Agero Talks Analytics, Acquisitions After $530M Connected-Car Sale
How sexy is emergency roadside assistance, as a tech sector?
Well, if you break down on a deserted road straight out of a Stephen King novel, you’ll be glad to get your car fixed and be on your way. Or if you’re involved in a serious accident, you’ll want help to arrive on the scene pronto.
Car makers and insurance companies care about these things too, because they want to know about their customers’ behavior—and their safety. That’s how Medford, MA-based Agero built a half-billion-dollar business over the past few decades, selling a variety of services around car safety, security, and insurance claims management. It now has $530 million in extra cash to play with, after selling off its connected-vehicle division to Sirius XM Radio last week.
The connected-vehicle market apparently became too sexy for Agero. With reports of Apple, Google, and other tech giants developing telematics capabilities in-house (think apps and interfaces for cars), and Verizon acquiring Hughes Telematics in June, it’s clear there’s going to be a shakeout in the sector. It sounds like Agero got out while the getting was good, divesting its infotainment and navigation business while holding on to its more traditional units (roadside assistance and analytics).
“When Verizon made the move on Hughes, our phone started ringing off the hook,” says Agero CEO Dave Ferrick. People were asking, “Are you thinking of selling your asset in this space?” he says. The private company’s shareholders “wanted to take a look” at offers, but were “prepared to hang on to the business” if they couldn’t find the right terms, buyer, and price, he says. “Once those stars came into alignment, after some teeth-gnashing, they decided, “Let’s do the deal.’”
Agero’s connected-car business is tied to its acquisition of Texas-based ATX Group in 2008. That unit has grown a lot in the past five years, adding customers like Hyundai, Toyota, Infiniti, and Lexus. The market also has shifted considerably, Ferrick says, from being focused on safety and security to becoming more about infotainment and other kinds of customer experience. “That’s not traditionally Agero’s focus,” he says.
Agero (ah-JER-oh) has been Medford’s best-kept secret for years. The company got started back in 1972, originally called Cross Country Motor Club. It was bootstrapped by its founder, Sidney Wolk, a former insurance agent who built the car-safety business on the backs of key customers like Toyota and Liberty Mutual.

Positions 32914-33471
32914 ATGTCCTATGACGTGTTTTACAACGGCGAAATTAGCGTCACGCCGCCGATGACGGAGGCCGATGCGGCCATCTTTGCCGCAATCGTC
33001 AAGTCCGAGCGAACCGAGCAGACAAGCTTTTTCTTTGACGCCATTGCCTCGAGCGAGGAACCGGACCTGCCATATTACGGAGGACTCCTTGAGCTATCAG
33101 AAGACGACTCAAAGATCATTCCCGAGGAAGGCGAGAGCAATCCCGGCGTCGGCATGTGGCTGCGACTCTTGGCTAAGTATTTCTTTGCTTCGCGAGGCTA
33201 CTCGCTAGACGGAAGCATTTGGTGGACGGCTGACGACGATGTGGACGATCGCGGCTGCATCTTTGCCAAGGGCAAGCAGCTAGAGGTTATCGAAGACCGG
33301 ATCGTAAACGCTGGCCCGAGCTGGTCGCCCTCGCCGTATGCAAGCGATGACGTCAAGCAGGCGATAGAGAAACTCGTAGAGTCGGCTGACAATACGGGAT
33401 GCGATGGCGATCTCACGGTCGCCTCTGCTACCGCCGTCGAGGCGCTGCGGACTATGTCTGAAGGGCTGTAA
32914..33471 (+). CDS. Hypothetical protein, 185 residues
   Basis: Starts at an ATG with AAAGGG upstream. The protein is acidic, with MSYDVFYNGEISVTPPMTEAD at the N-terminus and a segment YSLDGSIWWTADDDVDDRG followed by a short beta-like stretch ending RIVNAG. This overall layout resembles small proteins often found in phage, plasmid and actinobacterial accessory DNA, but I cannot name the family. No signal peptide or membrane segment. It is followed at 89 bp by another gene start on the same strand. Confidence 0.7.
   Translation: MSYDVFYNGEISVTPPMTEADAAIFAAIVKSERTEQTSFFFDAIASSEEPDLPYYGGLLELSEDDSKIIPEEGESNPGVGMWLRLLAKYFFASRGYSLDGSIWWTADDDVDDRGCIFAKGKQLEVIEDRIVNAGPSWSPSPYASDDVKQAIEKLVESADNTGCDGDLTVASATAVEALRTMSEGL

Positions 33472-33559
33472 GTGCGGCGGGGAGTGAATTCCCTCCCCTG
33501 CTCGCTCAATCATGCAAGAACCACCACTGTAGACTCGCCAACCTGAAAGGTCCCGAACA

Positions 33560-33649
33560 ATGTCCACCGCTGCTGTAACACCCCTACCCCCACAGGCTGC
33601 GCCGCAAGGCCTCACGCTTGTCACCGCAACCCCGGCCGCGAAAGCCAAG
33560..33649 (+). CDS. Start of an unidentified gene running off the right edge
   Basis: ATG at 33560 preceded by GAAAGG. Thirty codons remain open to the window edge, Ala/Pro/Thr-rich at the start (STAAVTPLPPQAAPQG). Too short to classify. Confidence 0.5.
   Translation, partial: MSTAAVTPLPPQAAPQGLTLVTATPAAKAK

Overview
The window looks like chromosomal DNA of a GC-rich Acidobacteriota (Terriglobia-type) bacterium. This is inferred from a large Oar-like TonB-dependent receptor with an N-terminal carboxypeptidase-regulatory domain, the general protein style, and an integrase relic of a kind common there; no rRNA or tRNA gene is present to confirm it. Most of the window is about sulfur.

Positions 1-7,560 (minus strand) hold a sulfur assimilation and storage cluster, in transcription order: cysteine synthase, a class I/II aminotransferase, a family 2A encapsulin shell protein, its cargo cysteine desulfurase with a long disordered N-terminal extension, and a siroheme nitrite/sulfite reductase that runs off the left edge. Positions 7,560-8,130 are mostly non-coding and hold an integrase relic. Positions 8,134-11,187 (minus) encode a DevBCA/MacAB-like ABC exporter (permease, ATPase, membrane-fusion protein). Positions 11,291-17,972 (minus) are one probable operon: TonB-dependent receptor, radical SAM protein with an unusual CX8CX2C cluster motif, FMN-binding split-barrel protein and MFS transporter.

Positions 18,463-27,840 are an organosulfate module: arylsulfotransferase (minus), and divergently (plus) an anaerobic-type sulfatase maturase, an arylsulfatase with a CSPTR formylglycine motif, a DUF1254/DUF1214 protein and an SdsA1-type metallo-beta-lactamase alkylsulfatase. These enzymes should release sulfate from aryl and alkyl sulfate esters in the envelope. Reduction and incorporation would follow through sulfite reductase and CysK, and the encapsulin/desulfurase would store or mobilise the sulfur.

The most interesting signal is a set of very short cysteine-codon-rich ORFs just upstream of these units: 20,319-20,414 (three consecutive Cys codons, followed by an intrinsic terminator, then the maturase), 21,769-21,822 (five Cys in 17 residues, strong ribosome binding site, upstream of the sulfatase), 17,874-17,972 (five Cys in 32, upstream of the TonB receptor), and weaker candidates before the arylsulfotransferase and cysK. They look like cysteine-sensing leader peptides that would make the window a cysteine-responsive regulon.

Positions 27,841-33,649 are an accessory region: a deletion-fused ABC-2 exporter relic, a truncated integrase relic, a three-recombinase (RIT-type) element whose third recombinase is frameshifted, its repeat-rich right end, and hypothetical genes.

Ferrick joined the company in 1992, when it was 250 people and had just a few big accounts. Since then, Agero has stayed privately held and has grown to 2,800 employees and more than $500 million in annual revenues, leading up to the recent selloff of its connected car division (which will diminish its headcount and annual revenue, of course, but by how much the company isn’t saying).
“We help our customers at the moment of an accident,” Ferrick says. “That’s our moment of truth.” So what does the future hold, now that Agero is out of the connected-vehicles business? And what will it do with its new cash?
For one thing, Ferrick is looking at new potential acquisition targets. He wouldn’t go into specifics yet—“we have an ability to look at a lot of wider options,” he says—but he hinted at different ways to help insurance companies and auto manufacturers understand their customers better.
In principle, Ferrick says, “you want the next step, whether you’re buying an information services company [or something else], you want that company to be additive to your bandwidth and not take it away as you’re trying to integrate it.” But he cautions that “companies make the most mistakes when they’re flush with cash.” Agero needs to make sure that “the one or two plays we make, which can be fairly significant, are the right ones,” he adds.
It sounds like data analytics is where Agero will be investing in the near term. That includes “our ability to interpret where a customer is in their lifecycle based on their experience before a breakdown plus after,” Ferrick says. “We know the behavior of that customer. What they do with that car after a breakdown or accident becomes really important in the dog-eat-dog world” of insurance companies and automakers.
“It’s one thing to have a lot of data,” he says. “It’s another to have the experience to understand what it means.”
But the company now faces a challenge of outside perceptions. Its ATX acquisition five years ago made “people look at Agero differently, as a cutting-edge technological business,” Ferrick says. “Now that you move that business away, the danger is that people will say, ‘We know who they are, this is the box they’re in.’”
“We’re clearly not just that,” he says. “We aspire to be much more.”